Keto Diet Tips: 5 Ways to Get in Your Optimal KETOSIS ZONE — BioTrust Radio #22

Written by Tim Skwiat and Shawn Wells

Think coconut oil is the same as MCT oil? What’s the optimal level for blood ketones? What are 2 key strategies you need to implement to hit this sweet spot? Is counting net carbs holding you back from optimizing your keto diet results? What are 5 tips to get back into ketosis after a cheat day? Get answers to these burning keto diet questions and much, much more in this must-listen episode of the BioTrust Radio podcast.

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  • IC-5 [Keto Diet Booster]

This episode of the BioTrust Radio health and fitness podcast is packed with take-home points to help you maximize your keto diet results, as Shawn and Tim dive directly into some of YOUR top questions. Here’s what you can expect to learn more about:

  • Having a hard time hitting your macros – especially when it comes to getting enough fat? This may be the reason for brain fog and the keto flu. Find out how to make fat bombs and what the best keto diet foods are to make sure you’re getting plenty of fat.
  • If you’ve been using coconut oil to reap the ketogenic benefits of MCTs, think again. Find out the crucial differences between MCT oil and coconut oil and which is best to maximize keto diet results.
  • What is the optimal level of blood ketones? Where is that “magic level” where you can expect to experience cognitive clarity, appetite suppression, a surge of energy, and all the other highly touted benefits of the keto diet? The 2 key strategies you can implement if you’re struggling to hit this magic spot.
  • Should you be counting TOTAL carbs or NET carbs? Find out how some of these new engineered fibers and sugar alcohols may be holding you back from maximizing your keto diet results.
  • Is it okay to have a cheat day or cheat meal on the keto diet? Our top 5 tricks to get back into ketosis after overeating carbs.
  • And much, much more!

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Where to Get to Products We Mentioned:

  • IC-5 [Keto Diet Booster]

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Transcript – 5 of Your Top Keto Diet Questions Answered

Shawn: All right, welcome back to BioTrust Radio. We are in a very interesting location. We’re not in our studio in Dallas. We are at Traffic and Conversion Summit 2018. We’re learning how to create a better community for the BioTrust group.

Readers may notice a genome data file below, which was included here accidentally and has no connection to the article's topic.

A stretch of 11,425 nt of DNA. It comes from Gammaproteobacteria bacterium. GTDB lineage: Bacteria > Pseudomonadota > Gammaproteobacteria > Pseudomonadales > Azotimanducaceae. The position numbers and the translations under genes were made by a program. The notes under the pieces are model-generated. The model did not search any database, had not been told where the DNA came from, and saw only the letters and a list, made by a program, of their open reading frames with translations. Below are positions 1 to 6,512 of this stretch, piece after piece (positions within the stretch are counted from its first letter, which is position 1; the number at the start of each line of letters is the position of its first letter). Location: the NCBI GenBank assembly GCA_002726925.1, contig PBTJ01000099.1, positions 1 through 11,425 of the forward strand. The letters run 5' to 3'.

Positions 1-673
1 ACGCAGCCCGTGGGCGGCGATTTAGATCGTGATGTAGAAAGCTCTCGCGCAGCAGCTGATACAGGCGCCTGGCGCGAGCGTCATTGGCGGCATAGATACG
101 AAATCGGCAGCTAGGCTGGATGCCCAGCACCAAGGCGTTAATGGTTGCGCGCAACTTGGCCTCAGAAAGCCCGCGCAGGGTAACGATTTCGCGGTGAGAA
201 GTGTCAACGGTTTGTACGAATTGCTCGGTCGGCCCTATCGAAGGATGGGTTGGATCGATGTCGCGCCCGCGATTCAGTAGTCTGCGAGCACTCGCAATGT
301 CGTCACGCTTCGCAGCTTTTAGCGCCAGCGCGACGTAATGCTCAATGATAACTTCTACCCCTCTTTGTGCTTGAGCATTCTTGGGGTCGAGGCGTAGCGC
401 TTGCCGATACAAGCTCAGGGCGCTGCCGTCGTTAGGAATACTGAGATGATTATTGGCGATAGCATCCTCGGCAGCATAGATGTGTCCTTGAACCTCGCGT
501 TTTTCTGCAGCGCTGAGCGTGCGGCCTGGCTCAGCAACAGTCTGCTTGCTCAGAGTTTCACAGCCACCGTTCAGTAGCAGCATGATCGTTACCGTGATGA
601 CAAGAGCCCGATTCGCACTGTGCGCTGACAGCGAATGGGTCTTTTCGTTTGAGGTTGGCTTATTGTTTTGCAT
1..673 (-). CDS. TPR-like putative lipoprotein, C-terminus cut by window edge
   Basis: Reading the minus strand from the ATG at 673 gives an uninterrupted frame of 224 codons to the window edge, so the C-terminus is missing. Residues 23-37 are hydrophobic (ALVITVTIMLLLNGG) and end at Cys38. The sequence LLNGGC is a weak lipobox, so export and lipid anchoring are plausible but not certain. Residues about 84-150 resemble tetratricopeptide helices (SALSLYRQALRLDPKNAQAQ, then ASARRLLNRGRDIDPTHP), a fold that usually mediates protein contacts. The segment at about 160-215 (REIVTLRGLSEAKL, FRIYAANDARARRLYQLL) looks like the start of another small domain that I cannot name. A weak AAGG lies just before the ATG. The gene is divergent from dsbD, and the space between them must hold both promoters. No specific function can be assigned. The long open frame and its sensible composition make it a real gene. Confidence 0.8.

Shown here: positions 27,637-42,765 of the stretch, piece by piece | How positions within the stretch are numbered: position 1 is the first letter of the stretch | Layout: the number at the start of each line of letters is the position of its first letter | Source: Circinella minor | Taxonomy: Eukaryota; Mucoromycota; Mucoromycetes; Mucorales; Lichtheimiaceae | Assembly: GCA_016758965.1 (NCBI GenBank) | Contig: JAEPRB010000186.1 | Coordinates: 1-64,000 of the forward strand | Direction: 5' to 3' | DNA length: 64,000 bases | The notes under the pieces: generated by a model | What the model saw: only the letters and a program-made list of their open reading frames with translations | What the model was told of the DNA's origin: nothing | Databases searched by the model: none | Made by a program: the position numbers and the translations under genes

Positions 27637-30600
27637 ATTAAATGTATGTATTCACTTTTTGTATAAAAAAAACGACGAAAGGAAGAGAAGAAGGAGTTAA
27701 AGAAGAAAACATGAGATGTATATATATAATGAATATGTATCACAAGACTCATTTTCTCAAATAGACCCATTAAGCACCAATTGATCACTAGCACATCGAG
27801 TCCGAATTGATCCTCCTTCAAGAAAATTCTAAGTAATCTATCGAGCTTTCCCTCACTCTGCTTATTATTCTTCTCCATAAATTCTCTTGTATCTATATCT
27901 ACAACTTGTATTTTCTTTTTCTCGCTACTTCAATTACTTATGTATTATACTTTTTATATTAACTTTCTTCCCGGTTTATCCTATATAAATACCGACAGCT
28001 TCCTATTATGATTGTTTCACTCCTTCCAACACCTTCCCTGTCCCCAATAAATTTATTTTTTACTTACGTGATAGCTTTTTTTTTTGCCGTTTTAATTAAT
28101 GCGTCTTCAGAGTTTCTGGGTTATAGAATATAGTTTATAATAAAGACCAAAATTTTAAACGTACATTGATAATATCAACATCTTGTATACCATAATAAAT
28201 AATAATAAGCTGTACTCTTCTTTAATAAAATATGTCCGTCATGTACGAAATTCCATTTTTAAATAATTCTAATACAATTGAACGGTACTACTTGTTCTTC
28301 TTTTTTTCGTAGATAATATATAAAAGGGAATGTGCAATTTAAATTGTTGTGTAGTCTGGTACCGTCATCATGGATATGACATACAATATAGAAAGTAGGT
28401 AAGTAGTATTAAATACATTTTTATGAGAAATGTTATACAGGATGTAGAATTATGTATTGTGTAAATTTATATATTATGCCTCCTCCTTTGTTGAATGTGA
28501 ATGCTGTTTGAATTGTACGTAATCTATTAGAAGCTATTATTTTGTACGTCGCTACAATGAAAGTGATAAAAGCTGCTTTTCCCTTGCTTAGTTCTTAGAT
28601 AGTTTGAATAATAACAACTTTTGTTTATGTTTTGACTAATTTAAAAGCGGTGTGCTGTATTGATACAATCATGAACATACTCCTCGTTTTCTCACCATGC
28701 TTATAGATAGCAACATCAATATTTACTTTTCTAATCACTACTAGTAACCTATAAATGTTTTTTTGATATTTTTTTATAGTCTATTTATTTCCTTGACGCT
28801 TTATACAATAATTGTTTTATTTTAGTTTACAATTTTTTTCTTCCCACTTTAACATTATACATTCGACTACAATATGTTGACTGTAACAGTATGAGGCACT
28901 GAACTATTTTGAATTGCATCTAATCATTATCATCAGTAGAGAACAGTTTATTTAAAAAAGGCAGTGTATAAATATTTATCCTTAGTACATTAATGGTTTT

And if you already are a BioTrust VIP on Facebook, then you know, the community we’re building. It’s very important, I think. We’re seeing more than ever the importance of community. We’re getting more questions, we’re getting more transformation stories. We’ve always had good supplements, you know, a good product out there, but I think we’re coming to a greater realization of just how important and incredible our customers are. Again, it’s not something that is new to us, but in some ways it is, just how powerful they are, and how great these stories are.

Tim: Yeah, it’s extremely powerful, Shawn. Like right now we’re in the middle of a 12-week transformation contest, and to see the changes that are being made. People share a number of weight loss that they’re experiencing. That’s why we call it a transformation contest because it’s literally transformational to their lives, which is infectious to the people around them. And we see that within the group where one person making progress lights a fire under someone else to continue to make progress. It’s so inspiring, so incredible.

One of the most popular diets that people are following in our own community is a microcosm of what’s popular in the world, really, today, and that’s the keto diet. So we want to talk today with resident keto expert, Shawn Wells, about some questions that we’ve been getting and just kind of, not clear the air, but because it has becomes so popular in mainstream, there’s some things that have deviated. I think there’s just more questions that come up as people are trying to learn.

Shawn: Absolutely.

Tim: We’re going to kind of do a keto diet Q&A and see where that leads us.

Shawn: Sounds good, Tim. Yeah, I think now more than ever there’s more information on the keto diet, but there’s also more bad information on keto, so we might want to try and clarify. And we’ve found that the keto diet is a very popular subject on the podcast. And like you said, in the VIP Facebook, with the transformation challenge, but it’s everywhere and anywhere.